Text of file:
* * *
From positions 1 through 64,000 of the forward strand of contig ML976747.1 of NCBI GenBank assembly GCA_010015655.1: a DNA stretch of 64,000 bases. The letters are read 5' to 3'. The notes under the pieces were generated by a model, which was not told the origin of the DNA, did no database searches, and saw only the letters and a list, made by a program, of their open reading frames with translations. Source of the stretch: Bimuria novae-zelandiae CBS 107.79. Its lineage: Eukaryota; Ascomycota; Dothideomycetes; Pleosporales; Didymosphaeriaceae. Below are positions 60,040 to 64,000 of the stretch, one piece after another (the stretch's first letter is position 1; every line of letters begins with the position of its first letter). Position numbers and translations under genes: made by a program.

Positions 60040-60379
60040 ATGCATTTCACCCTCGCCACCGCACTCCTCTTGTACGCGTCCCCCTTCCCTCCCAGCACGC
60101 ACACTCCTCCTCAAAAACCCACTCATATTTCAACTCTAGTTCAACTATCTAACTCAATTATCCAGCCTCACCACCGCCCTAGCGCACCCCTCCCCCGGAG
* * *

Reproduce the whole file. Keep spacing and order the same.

From positions 1 through 64,000 of the forward strand of contig ML976747.1 of NCBI GenBank assembly GCA_010015655.1: a DNA stretch of 64,000 bases. The letters are read 5' to 3'. The notes under the pieces were generated by a model, which was not told the origin of the DNA, did no database searches, and saw only the letters and a list, made by a program, of their open reading frames with translations. Source of the stretch: Bimuria novae-zelandiae CBS 107.79. Its lineage: Eukaryota; Ascomycota; Dothideomycetes; Pleosporales; Didymosphaeriaceae. Below are positions 60,040 to 64,000 of the stretch, one piece after another (the stretch's first letter is position 1; every line of letters begins with the position of its first letter). Position numbers and translations under genes: made by a program.

Positions 60040-60379
60040 ATGCATTTCACCCTCGCCACCGCACTCCTCTTGTACGCGTCCCCCTTCCCTCCCAGCACGC
60101 ACACTCCTCCTCAAAAACCCACTCATATTTCAACTCTAGTTCAACTATCTAACTCAATTATCCAGCCTCACCACCGCCCTAGCGCACCCCTCCCCCGGAG